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BMC Med. 2019 Jan 14;17(1):5. doi: 10.1186/s12916-018-1235-z.

Effects of a lifestyle intervention during pregnancy to prevent excessive gestational weight gain in routine care - the cluster-randomised GeliS trial.

Author information

1
Else Kröner-Fresenius-Centre for Nutritional Medicine, Klinikum rechts der Isar, Technical University of Munich, Georg-Brauchle-Ring 62, 80992, Munich, Germany.
2
Competence Centre for Nutrition (KErn), Am Gereuth 4, 85354, Freising, Germany.
3
Institute of Medical Informatics, Statistics and Epidemiology, Klinikum rechts der Isar, Technical University of Munich, Ismaninger Straße 22, 81675, Munich, Germany.
4
Else Kröner-Fresenius-Centre for Nutritional Medicine, Klinikum rechts der Isar, Technical University of Munich, Georg-Brauchle-Ring 62, 80992, Munich, Germany. hans.hauner@tum.de.

Abstract

BACKGROUND:

Excessive gestational weight gain (GWG) leads to obstetric complications, maternal postpartum weight retention and an increased risk of offspring obesity. The GeliS study examines the effect of a lifestyle intervention during pregnancy on the proportion of women with excessive GWG and pregnancy and obstetric complications, as well as the long-term risk of maternal and infant obesity.

METHODS:

The GeliS study is a cluster-randomised multicentre controlled trial including 2286 women with a pre-pregnancy BMI between 18.5 and 40.0 kg/m2 recruited from gynaecological and midwifery practices prior to the end of the 12th week of gestation in five Bavarian regions. In the intervention regions, four lifestyle counselling sessions covering a balanced healthy diet, regular physical activity and self-monitoring of weight gain were performed by trained healthcare providers alongside routine pre- and postnatal practice visits. In the control regions, leaflets with general recommendations for a healthy lifestyle during pregnancy were provided.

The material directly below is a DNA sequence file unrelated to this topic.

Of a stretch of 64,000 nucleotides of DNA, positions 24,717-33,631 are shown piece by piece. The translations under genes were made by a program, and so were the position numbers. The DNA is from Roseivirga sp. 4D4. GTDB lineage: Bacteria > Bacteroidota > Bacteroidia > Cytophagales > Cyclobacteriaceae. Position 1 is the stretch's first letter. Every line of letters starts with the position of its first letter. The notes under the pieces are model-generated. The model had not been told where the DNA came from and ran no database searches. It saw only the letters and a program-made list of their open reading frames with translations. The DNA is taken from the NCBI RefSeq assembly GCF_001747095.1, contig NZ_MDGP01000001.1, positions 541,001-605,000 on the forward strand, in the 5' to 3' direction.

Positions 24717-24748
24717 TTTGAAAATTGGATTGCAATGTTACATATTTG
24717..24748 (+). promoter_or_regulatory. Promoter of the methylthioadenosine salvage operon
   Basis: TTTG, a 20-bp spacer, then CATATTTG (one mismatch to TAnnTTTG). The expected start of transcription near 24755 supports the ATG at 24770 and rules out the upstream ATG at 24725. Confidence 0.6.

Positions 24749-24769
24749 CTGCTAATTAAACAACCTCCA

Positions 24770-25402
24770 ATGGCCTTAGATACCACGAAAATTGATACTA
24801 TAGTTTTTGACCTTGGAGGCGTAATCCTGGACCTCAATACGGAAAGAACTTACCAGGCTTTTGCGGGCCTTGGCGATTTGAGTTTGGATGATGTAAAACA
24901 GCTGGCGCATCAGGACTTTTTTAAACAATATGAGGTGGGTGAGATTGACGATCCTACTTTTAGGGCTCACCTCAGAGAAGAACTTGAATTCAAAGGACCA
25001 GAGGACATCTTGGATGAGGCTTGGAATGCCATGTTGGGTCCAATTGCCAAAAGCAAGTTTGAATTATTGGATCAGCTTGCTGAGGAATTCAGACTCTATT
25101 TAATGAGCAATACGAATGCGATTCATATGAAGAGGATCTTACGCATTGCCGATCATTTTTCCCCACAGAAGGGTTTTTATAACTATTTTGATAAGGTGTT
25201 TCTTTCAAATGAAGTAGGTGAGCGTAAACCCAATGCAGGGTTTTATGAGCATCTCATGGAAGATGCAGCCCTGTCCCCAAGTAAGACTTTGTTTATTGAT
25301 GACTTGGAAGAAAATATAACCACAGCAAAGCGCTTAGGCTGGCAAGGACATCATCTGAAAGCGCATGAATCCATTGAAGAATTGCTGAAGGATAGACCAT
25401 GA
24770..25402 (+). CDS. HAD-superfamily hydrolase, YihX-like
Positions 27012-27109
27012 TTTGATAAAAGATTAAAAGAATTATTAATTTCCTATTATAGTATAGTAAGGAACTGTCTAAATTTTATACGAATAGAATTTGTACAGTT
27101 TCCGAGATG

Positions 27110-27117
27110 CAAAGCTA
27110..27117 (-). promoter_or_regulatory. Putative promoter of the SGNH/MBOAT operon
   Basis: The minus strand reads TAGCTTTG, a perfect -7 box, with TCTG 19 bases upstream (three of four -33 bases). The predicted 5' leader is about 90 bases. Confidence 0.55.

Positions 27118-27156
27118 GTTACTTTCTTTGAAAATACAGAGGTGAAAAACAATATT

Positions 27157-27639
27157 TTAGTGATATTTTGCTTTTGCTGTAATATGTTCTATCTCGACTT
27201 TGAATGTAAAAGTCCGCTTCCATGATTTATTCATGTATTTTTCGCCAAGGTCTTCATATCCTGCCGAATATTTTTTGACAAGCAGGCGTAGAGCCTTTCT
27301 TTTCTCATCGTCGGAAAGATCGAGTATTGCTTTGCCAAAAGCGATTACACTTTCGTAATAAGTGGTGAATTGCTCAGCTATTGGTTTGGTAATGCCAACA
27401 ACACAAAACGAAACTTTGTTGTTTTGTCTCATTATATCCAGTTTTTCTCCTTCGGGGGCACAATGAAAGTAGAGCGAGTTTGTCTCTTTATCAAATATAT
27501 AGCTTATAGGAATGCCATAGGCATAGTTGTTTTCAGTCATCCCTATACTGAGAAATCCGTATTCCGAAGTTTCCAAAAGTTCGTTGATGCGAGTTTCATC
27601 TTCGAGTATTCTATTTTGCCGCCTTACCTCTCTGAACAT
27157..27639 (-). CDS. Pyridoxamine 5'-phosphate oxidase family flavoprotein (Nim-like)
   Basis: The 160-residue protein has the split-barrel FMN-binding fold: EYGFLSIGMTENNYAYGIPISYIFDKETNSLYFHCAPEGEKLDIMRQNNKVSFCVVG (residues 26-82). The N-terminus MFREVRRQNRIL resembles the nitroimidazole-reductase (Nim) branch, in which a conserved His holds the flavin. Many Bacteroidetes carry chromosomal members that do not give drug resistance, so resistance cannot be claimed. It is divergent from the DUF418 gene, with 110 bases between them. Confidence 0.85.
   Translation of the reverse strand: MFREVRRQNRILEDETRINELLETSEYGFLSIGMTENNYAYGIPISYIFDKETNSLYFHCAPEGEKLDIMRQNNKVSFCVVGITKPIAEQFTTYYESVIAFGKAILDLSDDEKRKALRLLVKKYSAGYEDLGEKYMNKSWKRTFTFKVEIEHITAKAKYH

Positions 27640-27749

RESULTS:

The intervention did not result in a significant reduction of women showing excessive GWG (adjusted OR 0.95, 95% CI 0.66-1.38, p = 0.789), with 45.1% and 45.7% of women in the intervention and control groups, respectively, gaining weight above the Institute of Medicine recommendations. Gestational diabetes mellitus was diagnosed in 10.8% and 11.1% of women in the intervention and control groups, respectively (p = 0.622). Mean birth weight and length were slightly lower in the intervention group (3313 ± 536 g vs. 3363 ± 498 g, p = 0.020; 51.1 ± 2.7 cm vs. 51.6 ± 2.5 cm, p = 0.001).

CONCLUSION:

In the setting of routine prenatal care, lifestyle advice given by trained healthcare providers was not successful in limiting GWG and pregnancy complications. Nevertheless, the potential long-term effects of the intervention remain to be assessed.

TRIAL REGISTRATION:

NCT01958307 , ClinicalTrials.gov, retrospectively registered October 9, 2013.

KEYWORDS:

Lifestyle intervention; childhood obesity; diet; exercise; gestational diabetes; gestational weight gain; obesity prevention; obstetric outcomes; pregnancy; weight retention

PMID:
30636636
PMCID:
PMC6330753
DOI:
10.1186/s12916-018-1235-z
[Indexed for MEDLINE]
Free PMC Article

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